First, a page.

This extraordinary national park is bursting with peaks, gorges and caves
The valley’s high passes and deep gorges typify the grand landscapes of the Cévennes. Its rock-strewn chestnut and oak forests are especially stunning in autumn. Thines itself has an extraordinary 12th-century church and breathtaking views.
This ancient forest of scrubby oaks and limestone boulders weathered into fantastical natural sculptures is a classified Sensitive Natural Area. Nicknamed ‘forest of the fairies’, these natural labyrinths, cover 16km and harbour a wealth of biodiversity.
This high pass through the Tanargue Massif connects the regional parks of the Monts d’Ardèche and the Parc National des Cévennes and offers exquisite views of the entire countryside. At nearly 4,500ft, it’s a favourite with hikers and paragliders.
This remarkable formation of sheer granite cliffs and outcrops offers a stunning variety of landscapes and activities. Its rugged terrain and tumultuous river make it a favourite for river sports and trout fishing.
This rugged stepped landscape has been compared with Mongolia for its wide-open spaces and high limestone plateaus. Giant dolomite structures, interspersed with ancient hamlets, are home to a 3,000-year-old pastoral tradition and four rare vulture species.
A mighty roar precedes your view of this famous waterfall, reached via a pretty 10-minute walk down rocky steps to the perfect viewing spot. Rising 200ft above crystal clear pools, it is set among forest and the giant granite boulders of the Mont Lozère.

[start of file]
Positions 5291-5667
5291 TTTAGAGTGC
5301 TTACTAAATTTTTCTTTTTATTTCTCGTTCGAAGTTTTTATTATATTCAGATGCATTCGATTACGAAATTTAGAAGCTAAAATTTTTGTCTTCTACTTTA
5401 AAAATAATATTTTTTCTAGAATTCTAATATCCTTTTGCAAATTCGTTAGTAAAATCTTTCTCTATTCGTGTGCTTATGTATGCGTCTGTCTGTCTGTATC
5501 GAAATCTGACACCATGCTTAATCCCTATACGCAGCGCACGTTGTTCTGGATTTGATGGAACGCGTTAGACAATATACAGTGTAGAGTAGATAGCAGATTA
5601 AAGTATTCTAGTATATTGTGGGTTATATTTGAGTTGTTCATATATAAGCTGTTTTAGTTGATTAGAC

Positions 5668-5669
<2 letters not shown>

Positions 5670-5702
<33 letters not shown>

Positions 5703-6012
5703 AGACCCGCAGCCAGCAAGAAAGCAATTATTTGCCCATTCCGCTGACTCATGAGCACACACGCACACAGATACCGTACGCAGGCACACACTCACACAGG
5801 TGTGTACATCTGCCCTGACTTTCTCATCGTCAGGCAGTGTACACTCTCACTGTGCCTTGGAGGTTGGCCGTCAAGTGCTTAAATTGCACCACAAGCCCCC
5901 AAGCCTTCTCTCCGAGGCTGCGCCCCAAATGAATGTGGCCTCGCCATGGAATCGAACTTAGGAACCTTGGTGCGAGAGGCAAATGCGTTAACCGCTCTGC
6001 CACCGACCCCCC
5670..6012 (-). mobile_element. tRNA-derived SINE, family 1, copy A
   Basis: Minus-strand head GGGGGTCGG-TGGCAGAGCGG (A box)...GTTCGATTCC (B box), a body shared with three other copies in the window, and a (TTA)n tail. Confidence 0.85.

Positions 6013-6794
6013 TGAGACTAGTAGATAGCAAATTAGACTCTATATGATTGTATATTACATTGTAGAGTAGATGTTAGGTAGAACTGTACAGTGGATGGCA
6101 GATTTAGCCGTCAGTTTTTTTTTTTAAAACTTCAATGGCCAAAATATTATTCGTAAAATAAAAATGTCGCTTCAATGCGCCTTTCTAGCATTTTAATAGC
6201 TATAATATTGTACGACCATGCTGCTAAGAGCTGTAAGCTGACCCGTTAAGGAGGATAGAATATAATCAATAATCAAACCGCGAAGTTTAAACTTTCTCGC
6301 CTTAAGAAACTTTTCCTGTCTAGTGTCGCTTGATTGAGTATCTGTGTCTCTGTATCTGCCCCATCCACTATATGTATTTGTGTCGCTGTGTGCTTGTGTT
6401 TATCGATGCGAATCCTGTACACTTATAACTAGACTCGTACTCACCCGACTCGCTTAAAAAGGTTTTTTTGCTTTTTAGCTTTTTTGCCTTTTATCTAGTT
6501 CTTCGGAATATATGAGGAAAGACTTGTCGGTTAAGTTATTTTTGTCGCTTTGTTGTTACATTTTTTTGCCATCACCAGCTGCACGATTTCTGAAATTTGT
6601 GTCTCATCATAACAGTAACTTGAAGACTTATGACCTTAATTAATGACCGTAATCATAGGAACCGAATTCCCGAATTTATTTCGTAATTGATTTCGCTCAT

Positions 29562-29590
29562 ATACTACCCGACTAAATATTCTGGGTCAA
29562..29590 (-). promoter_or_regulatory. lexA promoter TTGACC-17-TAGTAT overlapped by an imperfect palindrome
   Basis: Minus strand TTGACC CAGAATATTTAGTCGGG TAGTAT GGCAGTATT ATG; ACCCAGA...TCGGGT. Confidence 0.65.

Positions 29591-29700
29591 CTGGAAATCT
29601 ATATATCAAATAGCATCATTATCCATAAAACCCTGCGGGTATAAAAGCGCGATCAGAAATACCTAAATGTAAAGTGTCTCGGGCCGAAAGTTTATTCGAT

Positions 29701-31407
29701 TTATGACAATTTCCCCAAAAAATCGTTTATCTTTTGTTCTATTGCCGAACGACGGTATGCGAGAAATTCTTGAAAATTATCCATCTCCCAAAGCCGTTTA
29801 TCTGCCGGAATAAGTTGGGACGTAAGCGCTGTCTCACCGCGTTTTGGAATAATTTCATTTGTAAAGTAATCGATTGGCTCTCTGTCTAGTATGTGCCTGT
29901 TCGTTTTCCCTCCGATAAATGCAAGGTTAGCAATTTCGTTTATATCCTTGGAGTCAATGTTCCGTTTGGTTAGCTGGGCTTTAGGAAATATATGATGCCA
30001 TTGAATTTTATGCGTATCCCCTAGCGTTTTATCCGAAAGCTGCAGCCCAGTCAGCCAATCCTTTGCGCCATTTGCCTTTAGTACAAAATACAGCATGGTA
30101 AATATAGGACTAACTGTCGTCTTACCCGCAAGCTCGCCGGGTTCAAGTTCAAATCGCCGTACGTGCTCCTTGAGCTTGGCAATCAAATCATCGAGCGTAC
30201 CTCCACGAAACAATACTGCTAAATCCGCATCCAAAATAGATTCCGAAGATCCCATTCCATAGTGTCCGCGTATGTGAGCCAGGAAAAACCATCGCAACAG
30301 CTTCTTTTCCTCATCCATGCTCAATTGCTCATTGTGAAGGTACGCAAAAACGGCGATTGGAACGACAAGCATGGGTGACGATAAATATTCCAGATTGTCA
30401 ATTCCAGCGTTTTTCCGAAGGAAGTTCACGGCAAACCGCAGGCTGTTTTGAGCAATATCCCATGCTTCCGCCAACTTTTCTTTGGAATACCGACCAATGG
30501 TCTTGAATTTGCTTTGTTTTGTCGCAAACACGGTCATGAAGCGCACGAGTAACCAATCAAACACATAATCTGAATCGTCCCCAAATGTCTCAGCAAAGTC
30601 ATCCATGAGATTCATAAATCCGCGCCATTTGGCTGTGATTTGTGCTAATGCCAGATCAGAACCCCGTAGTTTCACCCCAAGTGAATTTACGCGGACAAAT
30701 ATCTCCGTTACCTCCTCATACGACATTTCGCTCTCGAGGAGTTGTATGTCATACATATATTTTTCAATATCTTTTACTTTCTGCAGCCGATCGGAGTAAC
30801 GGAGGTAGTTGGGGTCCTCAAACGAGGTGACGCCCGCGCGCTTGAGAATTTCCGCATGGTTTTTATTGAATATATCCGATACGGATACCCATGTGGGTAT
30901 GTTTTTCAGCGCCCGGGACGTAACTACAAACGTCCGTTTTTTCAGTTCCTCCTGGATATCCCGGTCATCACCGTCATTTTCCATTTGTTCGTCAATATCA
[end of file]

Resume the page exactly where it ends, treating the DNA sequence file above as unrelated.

One of the most remarkable landscapes of France, its gorges, forests and fertile valleys are protected natural sites and a Special Protection Zone for its abundance of birds, including raptors and the endangered Ortolan sparrow.
GROTTES DE L’AVEN ARMAND AND DARGILAN
Aven Armand’s glittering formations include the tallest known stalagmite (100 ft). “The cave of a thousand colours”, Dargilan is hailed by cavers as one of the prettiest in the world.
A circuit on the Tour de France 2020, this 5,100ft peak offers unlimited panoramas with views of the Med and the Alps. It’s a spectacular place to visit, especially the fortress-like observatory, France’s highest weather station. Don’t miss the Meteorological Museum.
A Grand Site de France and a UNESCO World Heritage Site, this extraordinary natural amphitheatre offers three lookout points over one of the deepest canyons in Europe and some of the most breathtaking hikes in France.
Unique in France, this 160-year-old park and forest harbours 240 species of bamboo, Japanese maple, Ginkgo, Sequoia, and so much more, covering 84 acres of rolling hills and lakes. Stroll through the Dragon Valley, Laotian Village and water gardens.
The Musée du Désert tells the violent history of the Camisards, protestant insurgents who resisted the revocation of the Edict of Nantes. Don’t miss the Trabuc cave, the Cévennes’ largest underground network.
From France Today magazine
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